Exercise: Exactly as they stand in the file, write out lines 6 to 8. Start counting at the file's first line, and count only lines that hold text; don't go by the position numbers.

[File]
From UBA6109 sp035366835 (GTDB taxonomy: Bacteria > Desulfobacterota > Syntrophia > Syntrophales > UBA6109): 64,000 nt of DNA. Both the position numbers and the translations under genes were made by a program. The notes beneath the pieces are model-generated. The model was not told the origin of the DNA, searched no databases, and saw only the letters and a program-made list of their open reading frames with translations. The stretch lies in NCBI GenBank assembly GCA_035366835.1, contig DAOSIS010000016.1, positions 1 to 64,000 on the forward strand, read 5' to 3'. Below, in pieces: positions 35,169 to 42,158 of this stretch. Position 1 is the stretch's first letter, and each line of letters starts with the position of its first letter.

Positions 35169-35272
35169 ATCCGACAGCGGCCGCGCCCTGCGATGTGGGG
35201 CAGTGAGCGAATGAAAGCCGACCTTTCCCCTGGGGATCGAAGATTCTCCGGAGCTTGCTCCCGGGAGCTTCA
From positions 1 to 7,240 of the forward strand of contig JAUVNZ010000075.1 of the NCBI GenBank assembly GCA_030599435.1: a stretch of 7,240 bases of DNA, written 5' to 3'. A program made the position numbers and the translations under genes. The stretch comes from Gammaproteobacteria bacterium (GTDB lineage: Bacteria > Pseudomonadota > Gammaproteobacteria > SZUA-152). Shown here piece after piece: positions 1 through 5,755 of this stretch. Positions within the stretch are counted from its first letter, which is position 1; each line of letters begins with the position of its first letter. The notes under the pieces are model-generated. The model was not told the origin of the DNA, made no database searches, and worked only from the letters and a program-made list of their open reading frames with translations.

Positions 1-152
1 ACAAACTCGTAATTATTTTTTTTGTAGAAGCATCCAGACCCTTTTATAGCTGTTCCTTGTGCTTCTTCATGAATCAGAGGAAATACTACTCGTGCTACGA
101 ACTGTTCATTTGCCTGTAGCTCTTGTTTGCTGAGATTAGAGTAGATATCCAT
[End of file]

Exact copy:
Positions 1-152
1 ACAAACTCGTAATTATTTTTTTTGTAGAAGCATCCAGACCCTTTTATAGCTGTTCCTTGTGCTTCTTCATGAATCAGAGGAAATACTACTCGTGCTACGA
101 ACTGTTCATTTGCCTGTAGCTCTTGTTTGCTGAGATTAGAGTAGATATCCAT